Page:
CMHT Assessment

Today I was assessed by the Community Mental Health Team (CMHT), for treatment for the BPD. The only information they have about me is the report from the psychiatrist who diagnosed me. There were two of them on the call, for an hour I was asked to explain my life. I mean where do I actually start? They suggested I tell them about my childhood and even that was too vague for me. They asked some very strange questions, such as was I hospitalised just after I was born.

Medication

At the end of the call they said the daily symptoms I described were inline with the symptoms of EUPD / BPD and that I would need to start taking medication.

The psychiatrist had recommended Lamotrigine on Quetiapine however these are not particularly safe for someone like me who has a heart condition. Unfortunately it appears that most anti-depressants and mood stabilisers can cause arrhythmia’s and I am already at risk of life threatening heart rhythms. So they suggested they try me on an anti-depressant that poses slightly less risk. They pointed out that my risk of suicide is high and they have to weigh up what poses the greatest risk to me.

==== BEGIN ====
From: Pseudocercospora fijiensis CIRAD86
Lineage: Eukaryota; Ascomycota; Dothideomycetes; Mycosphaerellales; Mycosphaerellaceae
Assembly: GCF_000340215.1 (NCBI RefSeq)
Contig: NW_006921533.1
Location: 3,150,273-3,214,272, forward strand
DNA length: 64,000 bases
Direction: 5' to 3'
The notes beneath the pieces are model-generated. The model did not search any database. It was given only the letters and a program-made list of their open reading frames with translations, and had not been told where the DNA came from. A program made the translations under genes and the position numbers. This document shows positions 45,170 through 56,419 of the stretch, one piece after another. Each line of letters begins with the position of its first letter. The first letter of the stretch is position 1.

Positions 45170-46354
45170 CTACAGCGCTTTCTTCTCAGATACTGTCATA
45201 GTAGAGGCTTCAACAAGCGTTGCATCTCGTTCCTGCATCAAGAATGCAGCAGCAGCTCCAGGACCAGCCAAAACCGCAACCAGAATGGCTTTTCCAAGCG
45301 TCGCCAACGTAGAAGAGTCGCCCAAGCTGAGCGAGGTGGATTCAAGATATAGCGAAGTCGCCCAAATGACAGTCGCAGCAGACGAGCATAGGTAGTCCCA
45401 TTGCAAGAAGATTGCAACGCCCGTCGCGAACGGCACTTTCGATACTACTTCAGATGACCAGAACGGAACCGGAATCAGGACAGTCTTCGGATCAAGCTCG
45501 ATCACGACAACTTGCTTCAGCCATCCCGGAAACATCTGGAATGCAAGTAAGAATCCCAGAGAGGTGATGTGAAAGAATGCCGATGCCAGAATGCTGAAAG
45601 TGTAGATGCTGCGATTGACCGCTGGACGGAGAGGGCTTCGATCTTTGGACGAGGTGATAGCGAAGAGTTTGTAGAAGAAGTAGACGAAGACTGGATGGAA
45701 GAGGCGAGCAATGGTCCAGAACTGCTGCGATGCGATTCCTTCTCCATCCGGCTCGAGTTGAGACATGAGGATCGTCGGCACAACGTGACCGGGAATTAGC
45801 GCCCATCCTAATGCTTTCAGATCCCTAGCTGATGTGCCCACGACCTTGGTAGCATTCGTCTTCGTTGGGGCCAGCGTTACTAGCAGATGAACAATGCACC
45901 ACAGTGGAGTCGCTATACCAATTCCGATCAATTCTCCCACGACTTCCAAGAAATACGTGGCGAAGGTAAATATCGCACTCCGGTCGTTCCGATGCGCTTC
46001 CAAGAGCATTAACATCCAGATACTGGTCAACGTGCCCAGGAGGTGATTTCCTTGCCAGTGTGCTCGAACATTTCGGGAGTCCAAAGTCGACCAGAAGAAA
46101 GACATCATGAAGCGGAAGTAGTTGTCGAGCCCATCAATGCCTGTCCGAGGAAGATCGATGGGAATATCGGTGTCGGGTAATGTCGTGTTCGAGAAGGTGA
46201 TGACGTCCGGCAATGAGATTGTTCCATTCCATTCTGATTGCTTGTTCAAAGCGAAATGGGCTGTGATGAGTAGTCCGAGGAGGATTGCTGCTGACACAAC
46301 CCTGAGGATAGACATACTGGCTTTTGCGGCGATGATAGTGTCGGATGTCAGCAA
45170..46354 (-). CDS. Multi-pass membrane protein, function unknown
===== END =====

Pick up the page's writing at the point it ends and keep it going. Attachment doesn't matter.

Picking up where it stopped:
Do I deserve funding for DBT?

The most effective treatment for BPD is Dialectical Behaviour Therapy (DBT). They will take my case to the team who will decide if they will fund me to have the treatment. I feel some what deflated and defeated, these people after an hour will decide my fate! It feels like there are three possible outcomes and all of them pose issues and concerns for me:

  1. If the NHS agree to fund me then I am in for a very long wait. How will I cope having to continue living like this? They also said I would have to stop working with Heidi, that is not what I want or need! Heidi is the only therapist I have connected with – although that may not be a good thing.
  2. I could pay for DBT privately, but I am not sure I can afford it or if I am ready or able to commit to such a long therapy process. It lasts for a minimum of 34 weeks. The group work fills me with dread.
  3. I don’t have DBT, which isn’t really an option. If I have to live this forever then I would much prefer to die.

I am already angry that the NHS won’t fund me and I don’t even know if this true yet!

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